The Differences Between Northern Blacks And Southern Blacks

If you can guess where this pic was taken, I'll give you...nothing. Because it's an easy f*cking answer

If you can guess where this pic was taken, I’ll give you…nothing. Because it’s an easy f*cking answer

(A timely blast from the VSB past. Happy Friday.) 

Question of the day: Aside from accents and the always hilarious soda vs pop battle (it’s #teampop all the way, bitch), are there any other behaviors, characteristics, and mores separating Blacks from the north and Blacks from the south?

(Oh, and just to be clear, although the south technically starts once you pass the Mason-Dixon line, I’m going to throw the entire DMV — well, the entire DMV except for the backwoods of Virginia where they breed 400 pound rottweilers and things named “Marcus Vick“ — in with the north.)

This is (obviously) a rhetorical question. Why? Well, OF COURSE there are intraracial regional differences. The only thing left is what I plan to do today — determine exactly what these differences are.

Oh, and before I continue, there’s a couple things I want to add:

1. This “determination” will be completely anecdotal. I’ve done no studies, surveyed no people, and slept with no cousins to understand what it’s like to be from Mississippi. These are just observations I’ve made, that’s all.

2. I realize that limiting this to northern and southern Blacks leaves out midwestern Blacks, west coast Blacks, northwestern Blacks, and n*ggas from Youngstown. If you’re a member of one of those neglected populations, please feel free to add your own observations in the comments.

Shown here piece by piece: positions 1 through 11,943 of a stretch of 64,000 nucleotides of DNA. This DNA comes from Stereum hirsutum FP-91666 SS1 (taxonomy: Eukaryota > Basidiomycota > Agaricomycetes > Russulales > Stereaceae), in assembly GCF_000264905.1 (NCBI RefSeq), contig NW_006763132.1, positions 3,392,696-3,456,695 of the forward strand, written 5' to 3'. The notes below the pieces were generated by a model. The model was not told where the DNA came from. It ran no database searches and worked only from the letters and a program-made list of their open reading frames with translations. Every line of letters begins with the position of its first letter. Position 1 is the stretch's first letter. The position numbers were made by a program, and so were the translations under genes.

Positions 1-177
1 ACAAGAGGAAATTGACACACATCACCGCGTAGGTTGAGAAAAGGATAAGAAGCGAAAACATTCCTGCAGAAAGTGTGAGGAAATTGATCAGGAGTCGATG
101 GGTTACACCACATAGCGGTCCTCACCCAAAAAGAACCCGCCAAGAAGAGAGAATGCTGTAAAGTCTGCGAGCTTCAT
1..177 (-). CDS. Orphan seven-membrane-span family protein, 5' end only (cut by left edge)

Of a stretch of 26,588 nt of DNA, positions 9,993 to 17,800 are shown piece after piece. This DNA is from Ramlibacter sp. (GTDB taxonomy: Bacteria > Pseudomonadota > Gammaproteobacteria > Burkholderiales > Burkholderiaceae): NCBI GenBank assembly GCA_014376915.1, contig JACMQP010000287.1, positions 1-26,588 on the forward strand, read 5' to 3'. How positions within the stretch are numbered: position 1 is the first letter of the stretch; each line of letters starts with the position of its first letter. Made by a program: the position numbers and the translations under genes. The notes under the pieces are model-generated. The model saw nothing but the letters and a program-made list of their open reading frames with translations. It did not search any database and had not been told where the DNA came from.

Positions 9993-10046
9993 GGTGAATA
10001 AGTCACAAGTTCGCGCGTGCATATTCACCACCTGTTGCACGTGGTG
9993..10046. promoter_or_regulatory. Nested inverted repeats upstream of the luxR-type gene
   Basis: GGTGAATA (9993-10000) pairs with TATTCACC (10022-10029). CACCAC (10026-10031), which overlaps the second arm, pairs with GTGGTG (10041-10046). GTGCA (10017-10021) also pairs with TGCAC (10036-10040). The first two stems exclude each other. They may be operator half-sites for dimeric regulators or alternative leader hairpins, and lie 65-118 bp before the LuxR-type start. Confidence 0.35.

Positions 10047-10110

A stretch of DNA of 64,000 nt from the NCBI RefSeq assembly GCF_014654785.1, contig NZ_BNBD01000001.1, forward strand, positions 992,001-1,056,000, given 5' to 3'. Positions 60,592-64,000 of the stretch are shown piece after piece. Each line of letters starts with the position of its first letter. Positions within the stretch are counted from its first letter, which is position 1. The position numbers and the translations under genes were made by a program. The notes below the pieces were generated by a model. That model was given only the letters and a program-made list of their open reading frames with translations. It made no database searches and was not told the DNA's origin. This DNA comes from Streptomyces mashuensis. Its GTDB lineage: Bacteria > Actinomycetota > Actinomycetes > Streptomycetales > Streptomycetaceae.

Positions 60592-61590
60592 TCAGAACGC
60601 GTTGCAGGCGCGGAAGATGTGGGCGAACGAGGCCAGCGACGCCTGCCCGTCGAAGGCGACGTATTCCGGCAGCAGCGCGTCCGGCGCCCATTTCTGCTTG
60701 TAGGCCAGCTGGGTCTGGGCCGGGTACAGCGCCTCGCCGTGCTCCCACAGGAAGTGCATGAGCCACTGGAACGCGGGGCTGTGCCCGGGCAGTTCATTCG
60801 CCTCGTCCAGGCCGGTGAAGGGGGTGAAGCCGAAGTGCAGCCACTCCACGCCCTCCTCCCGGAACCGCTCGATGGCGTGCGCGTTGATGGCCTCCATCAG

Anyway, let’s begin.

Southern Blacks are more likely to…

…attend HBCUs, be Greek, attend church, be Baptist, have stupid-ass names that are hybrid combinations of other names (i.e.: “DeLadariusray Jenkins”), get married at a younger age, get married at all, buy expensive American cars, buy cheap-ass American cars and put $35,000 worth of added expense in them, know their fathers, hate White people but date and/or marry interracially, be killed by White rednecks, coordinate outfits, have happier, more fulfilling lives, eat everything on a pig except its eyeballs and anus, buy Steve Harvey books, look like Steve Harvey, be colorstruck and not realize that being colorstruck is a bad thing, breed better women, rock braids/cornrows/locks (the men, at least), be provincial, be socially conservative, be unpretentious, have children, and be generally better people.